SCOTTISH teachers are being targeted for work in "the garden of England".

The drive has been launched by Kent County Council on Facebook as it highlighted a teacher shortage.

The council, whose initiative is called "Your Perfect Kent Day", wants to attract "high-flying" and "inspirational" teachers.

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It needs more experienced male primary teachers, headteachers and art, languages, English, maths, chemistry and biology teachers.

Samantha Vandersteen, Kent County Council's recruitment marketing officer, said: "Kent is tackling the shortfall in experienced teachers head on with an innovative campaign designed to get teachers from across the UK to think again about Kent."

Newly qualified Scottish teachers face uncertain prospects. The issue was partly caused by the SNP's policy of training more teachers to bring down class sizes as school rolls fell.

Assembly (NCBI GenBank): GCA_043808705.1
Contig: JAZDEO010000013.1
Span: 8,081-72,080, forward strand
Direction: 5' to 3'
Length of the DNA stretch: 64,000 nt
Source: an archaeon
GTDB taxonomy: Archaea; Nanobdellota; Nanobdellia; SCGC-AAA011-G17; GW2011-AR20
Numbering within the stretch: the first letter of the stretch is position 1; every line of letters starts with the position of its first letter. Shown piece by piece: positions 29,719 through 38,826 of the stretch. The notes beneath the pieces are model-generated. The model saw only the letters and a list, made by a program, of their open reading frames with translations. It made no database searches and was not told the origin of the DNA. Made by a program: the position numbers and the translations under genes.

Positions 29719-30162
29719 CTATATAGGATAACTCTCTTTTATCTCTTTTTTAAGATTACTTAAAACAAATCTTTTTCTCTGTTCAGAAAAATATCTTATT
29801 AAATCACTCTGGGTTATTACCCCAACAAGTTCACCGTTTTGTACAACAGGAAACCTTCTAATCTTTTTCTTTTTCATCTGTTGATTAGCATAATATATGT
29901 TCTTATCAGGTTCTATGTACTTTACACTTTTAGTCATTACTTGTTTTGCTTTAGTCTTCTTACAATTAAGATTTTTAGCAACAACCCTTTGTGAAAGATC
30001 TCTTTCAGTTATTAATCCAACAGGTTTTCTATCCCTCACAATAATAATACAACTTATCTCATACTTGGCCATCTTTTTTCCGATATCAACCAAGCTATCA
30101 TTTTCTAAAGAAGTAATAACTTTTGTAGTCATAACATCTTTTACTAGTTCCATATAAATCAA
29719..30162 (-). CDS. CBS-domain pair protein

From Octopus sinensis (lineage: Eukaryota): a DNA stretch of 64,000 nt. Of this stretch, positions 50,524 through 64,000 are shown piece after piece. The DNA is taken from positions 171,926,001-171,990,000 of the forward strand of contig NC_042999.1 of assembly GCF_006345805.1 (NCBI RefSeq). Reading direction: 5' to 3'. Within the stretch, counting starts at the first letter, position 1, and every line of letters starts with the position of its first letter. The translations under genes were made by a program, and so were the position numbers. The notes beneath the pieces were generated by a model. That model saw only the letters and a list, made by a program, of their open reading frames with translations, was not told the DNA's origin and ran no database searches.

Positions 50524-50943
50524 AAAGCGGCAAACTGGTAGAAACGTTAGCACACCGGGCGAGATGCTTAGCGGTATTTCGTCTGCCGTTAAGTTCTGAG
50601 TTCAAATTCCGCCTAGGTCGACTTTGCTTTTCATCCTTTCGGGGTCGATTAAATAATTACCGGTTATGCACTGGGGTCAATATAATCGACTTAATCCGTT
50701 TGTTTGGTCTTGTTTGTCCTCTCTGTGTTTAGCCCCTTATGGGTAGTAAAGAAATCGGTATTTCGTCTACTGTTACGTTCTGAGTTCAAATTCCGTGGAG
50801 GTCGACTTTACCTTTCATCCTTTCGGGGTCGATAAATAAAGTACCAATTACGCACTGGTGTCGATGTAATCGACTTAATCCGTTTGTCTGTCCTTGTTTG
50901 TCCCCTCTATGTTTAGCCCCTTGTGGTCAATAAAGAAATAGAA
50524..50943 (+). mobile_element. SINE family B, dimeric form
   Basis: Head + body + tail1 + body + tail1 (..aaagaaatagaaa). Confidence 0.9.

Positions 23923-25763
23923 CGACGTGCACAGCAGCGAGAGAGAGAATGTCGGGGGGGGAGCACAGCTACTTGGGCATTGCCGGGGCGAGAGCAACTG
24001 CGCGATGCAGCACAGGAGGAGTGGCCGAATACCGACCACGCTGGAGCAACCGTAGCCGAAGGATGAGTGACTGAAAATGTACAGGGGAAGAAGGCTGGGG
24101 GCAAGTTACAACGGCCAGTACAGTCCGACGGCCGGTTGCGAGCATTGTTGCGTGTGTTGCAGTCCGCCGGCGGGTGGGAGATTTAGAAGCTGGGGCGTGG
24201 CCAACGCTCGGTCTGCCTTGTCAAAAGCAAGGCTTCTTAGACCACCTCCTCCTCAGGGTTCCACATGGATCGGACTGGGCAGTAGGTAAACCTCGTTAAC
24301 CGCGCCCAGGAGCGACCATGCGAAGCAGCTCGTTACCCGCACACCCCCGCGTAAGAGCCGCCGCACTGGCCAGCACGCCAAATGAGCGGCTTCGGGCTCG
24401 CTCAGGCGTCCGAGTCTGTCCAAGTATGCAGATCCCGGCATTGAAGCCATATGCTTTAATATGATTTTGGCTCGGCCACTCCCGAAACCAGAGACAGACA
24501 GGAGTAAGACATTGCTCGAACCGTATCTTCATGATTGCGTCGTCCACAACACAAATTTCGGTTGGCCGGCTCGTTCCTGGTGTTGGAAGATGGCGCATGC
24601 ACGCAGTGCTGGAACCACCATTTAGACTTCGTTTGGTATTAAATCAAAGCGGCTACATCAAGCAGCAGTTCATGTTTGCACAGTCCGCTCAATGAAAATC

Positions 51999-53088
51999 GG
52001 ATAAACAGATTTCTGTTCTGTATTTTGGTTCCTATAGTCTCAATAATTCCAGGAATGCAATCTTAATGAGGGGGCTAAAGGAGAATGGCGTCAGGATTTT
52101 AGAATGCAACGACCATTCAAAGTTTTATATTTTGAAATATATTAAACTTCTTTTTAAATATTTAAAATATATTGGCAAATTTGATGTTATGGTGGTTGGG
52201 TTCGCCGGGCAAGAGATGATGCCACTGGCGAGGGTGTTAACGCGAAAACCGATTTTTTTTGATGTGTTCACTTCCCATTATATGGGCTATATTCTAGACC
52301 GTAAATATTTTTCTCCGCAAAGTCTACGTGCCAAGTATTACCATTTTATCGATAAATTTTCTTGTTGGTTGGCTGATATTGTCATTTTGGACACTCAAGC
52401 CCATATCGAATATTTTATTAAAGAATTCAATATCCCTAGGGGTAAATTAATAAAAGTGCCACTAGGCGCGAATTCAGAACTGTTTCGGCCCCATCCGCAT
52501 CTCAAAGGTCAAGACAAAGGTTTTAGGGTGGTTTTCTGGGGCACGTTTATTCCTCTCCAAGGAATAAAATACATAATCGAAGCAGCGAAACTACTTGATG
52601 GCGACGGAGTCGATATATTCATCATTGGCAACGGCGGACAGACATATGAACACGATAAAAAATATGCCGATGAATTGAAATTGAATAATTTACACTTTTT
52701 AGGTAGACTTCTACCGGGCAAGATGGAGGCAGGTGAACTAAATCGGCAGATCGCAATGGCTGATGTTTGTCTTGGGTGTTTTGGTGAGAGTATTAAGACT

Instead, councils faced with smaller numbers of pupils decided to cut teacher numbers to save money.

Teachers who were expected to retire stayed on as their financial future became uncertain.

To free up more places for unemployed teachers, places on postgraduate courses have been cut and extra money has been given to councils to increase teacher jobs.

There are 16,190 female staff members in Kent primary schools, compared with 1521 men. With a large number of headteachers nearing retirement, this figure may grow.

The council has the largest education department in the UK, with just over 14,000 teachers responsible for 300,000 pupils in 600 schools.

A spokesman for the teaching union, the Educational Institute of Scotland, said: "Scottish teachers are some of the best trained and qualified in the world, and it is understandable that other countries are keen to recruit them."

Alan McKenzie, depute general secretary of the Scottish Secondary Teachers Association, said: "I rather doubt that established and settled high flyers will be going south in droves. It is gratifying, however, to see Scottish teacher education held in the high regard it should be."